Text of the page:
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Voting gets underway this week for the European Parliamentary elections

  • Wednesday - Will the Federal Open Market Committee (FOMC) meeting minutes provide clues that policy changes are coming at the US central bank?
  • Thursday-Sunday - European voters start to head for the polls. Will the Conservative Party in the UK face another drubbing?
  • Friday – The US Durable Goods Orders print has the potential to raise fresh alarm bells over the US economic outlook.


The Chicago Federal Reserve National Activity Index for April will be published today. A gauge of overall economic activity and accompanying inflationary pressures has been stuck in negative territory since the start of the year. A modest uptick is expected, though the reading is still likely to remain in negative territory.


The Confederation of British Industry’s (CBI) Industrial Trends Order figure for May is set to be released on Tuesday. The figure can add some insight into the Brexit impact on the underlying UK economy. Having fallen to -5 in April, expectations are for a print of +1 to be recorded.

Eurozone Consumer Confidence for May will be published, with forecasts suggesting there will be further deterioration from last month’s print of -7.9. Expectations are pointing to a reading of -8.6, which would make for the weakest performance in around two years, which could raise fresh concerns about the Eurozone economy.

US Existing Home Sales for April will be published, and the market keenly hopes for evidence that the dip seen earlier in the year was nothing more than an outlier. Expectations are for sales of 5.3 million, up from the March figure of 5.2 million, and significantly higher than the 4.9 million seen in January.


UK Consumer Price Inflation for April is due out on Wednesday. The Bank of England (BoE) needs to keep this reading close to 2.0% but is struggling to amend monetary policy while Brexit uncertainty prevails. A reading above the March print of 1.8% will add weight to the argument that as soon as there’s some clarity over the UK’s future with the European Union, a quick rate hike may be necessary to mitigate inflationary pressures.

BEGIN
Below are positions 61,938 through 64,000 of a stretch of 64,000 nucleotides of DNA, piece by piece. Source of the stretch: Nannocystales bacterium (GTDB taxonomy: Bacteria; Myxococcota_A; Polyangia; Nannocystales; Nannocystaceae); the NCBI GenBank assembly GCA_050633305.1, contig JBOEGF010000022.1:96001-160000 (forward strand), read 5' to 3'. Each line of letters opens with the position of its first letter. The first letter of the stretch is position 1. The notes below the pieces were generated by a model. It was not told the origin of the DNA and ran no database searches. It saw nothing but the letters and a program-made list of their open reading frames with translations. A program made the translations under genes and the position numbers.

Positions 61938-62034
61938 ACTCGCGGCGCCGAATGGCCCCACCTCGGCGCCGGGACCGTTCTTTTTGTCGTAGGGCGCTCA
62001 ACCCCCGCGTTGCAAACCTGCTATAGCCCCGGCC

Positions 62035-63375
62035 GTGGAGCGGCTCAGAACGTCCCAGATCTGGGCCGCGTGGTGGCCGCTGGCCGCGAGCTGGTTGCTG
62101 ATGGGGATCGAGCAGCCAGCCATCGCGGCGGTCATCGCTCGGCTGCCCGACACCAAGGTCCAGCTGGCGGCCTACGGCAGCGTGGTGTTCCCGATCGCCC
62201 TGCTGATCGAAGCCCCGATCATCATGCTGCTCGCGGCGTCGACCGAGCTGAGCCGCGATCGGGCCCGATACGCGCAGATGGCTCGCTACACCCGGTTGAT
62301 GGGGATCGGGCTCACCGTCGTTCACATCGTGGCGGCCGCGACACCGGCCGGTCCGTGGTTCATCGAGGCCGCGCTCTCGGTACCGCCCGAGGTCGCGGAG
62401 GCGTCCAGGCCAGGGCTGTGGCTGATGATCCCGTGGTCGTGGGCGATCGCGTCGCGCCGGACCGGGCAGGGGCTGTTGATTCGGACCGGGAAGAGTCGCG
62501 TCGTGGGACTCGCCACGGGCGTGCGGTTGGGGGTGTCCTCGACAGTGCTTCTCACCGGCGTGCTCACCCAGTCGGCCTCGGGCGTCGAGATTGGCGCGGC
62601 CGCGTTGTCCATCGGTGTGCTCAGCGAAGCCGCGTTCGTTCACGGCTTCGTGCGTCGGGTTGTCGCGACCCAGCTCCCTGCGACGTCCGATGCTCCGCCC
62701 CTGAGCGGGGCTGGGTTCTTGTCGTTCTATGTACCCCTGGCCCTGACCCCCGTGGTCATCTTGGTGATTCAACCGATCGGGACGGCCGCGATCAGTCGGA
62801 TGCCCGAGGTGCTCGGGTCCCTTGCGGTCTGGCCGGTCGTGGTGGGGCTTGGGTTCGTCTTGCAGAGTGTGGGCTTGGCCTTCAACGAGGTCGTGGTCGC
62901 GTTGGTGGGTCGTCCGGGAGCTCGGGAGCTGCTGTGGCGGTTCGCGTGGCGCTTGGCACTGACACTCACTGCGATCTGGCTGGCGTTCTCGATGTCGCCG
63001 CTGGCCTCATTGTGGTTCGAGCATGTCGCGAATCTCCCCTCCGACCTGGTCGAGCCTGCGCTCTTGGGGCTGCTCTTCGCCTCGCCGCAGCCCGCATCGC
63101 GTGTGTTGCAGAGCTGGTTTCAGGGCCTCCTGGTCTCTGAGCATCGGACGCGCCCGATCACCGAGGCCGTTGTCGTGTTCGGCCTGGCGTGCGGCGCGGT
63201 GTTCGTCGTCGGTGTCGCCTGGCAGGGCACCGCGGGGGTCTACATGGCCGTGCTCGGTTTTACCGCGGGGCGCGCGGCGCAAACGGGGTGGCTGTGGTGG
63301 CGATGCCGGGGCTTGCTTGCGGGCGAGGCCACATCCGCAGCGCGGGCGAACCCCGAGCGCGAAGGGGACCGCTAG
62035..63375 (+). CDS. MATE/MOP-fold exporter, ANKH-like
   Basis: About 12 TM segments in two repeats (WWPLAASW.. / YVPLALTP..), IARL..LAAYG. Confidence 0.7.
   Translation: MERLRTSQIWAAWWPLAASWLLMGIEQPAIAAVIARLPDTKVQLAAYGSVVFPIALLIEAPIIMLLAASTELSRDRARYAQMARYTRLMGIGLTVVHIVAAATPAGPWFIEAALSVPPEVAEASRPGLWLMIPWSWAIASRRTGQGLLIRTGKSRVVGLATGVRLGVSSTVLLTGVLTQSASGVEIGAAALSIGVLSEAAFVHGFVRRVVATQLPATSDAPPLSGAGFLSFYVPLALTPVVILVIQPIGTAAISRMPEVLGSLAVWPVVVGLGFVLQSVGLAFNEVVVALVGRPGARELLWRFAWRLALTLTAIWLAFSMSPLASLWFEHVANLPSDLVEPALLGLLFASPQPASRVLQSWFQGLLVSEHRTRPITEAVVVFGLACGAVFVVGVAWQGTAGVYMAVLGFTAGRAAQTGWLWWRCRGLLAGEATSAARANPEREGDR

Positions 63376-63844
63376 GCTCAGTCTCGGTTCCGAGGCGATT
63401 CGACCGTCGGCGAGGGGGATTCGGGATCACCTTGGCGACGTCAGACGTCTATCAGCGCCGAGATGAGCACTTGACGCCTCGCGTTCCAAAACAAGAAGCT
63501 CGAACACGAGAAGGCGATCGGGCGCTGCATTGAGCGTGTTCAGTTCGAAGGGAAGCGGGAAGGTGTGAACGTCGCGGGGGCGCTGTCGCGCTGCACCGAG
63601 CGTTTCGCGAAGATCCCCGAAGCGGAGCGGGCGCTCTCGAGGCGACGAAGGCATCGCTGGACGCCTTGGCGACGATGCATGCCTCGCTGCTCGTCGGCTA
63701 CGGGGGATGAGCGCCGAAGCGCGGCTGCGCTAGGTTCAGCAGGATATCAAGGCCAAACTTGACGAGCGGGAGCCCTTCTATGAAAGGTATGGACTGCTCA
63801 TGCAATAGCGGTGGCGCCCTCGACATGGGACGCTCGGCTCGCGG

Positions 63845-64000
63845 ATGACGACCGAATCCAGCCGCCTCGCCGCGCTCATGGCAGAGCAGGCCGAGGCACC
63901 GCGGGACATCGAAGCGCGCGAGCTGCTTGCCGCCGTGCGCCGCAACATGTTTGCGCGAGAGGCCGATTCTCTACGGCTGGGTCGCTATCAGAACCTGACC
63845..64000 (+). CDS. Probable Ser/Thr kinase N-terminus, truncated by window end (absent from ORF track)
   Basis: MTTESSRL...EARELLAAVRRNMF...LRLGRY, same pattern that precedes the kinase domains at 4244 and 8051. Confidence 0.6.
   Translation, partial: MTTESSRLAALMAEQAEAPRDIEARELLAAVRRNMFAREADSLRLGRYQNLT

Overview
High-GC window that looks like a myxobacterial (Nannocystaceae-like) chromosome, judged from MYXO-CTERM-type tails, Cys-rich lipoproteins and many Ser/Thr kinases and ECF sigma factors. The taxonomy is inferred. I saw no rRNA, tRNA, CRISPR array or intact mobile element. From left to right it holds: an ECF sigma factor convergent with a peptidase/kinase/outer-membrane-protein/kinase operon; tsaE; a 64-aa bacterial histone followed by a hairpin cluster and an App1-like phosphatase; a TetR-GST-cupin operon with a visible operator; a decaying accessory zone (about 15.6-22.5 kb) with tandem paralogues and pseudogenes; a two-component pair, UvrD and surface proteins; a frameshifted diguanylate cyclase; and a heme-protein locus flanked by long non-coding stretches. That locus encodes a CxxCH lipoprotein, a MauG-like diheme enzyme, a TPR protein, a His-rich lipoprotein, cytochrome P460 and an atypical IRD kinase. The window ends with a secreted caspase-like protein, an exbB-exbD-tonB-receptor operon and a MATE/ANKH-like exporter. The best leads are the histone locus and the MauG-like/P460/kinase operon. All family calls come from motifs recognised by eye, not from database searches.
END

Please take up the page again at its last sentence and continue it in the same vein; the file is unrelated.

Meanwhile, the latest Federal Open Market Committee meeting minutes will be published.  Markets will be looking for phrases describing the bank’s policy intent for the coming months. The market is taking a more dovish stance over the outlook for interest rates than the central bank, so anything that can reconcile the disparity has the potential to steer the US Dollar.


Flash Purchasing Managers’ Index (PMI) readings for the Eurozone in May are due for release today. The May Services PMI print is expected to improve from 52.8 to 53.2 while the Manufacturing PMI is called at 48.5, up from 47.9. The latter print is likely to dominate as it still reflects contraction and has the potential to underline that industrial output from the Eurozone continues to lag, before the potential disruption of Brexit or headwinds from potential US tariffs.

PMI data from the US for May will be published today, and it’s the manufacturing figure that is likely to be in focus here too. Despite generous fiscal stimulus and the deployment of protectionist tariffs, this reading continues to contract. The forecast of 51.6 would be the lowest print in three years and be moving dangerously close to the break-even 50.0 mark.

Voting gets underway for the European Parliamentary elections, lasting until the weekend. UK voters will be among the first to the polls, and a big win for pro-Brexit parties could flag fresh concern of a potential no-deal Brexit. Across the trading bloc, attention will focus on the scale of gains for the populist parties, who could push back against what they perceive as damaging fiscal controls on member states.


UK Retail Sales readings for April are expected. After the jump recorded in March, the figure is forecast to pull back. A year-on-year reading of 4.1% is predicted, down from March’s 6.7%, but figures at this level haven’t been consistently recorded since 2016. This does have the potential to fuel concerns of inflation and could encourage a more hawkish bias at the Bank of England.

US Durable Goods orders for April will round off the week, with the reading expected to slump into negative territory. After recording 2.7% growth in March, forecasts of -1.8% are being cited. Again, this has the potential to raise fresh concerns over the health of the US economy and may see more calls for the Fed to deliver monetary stimulus.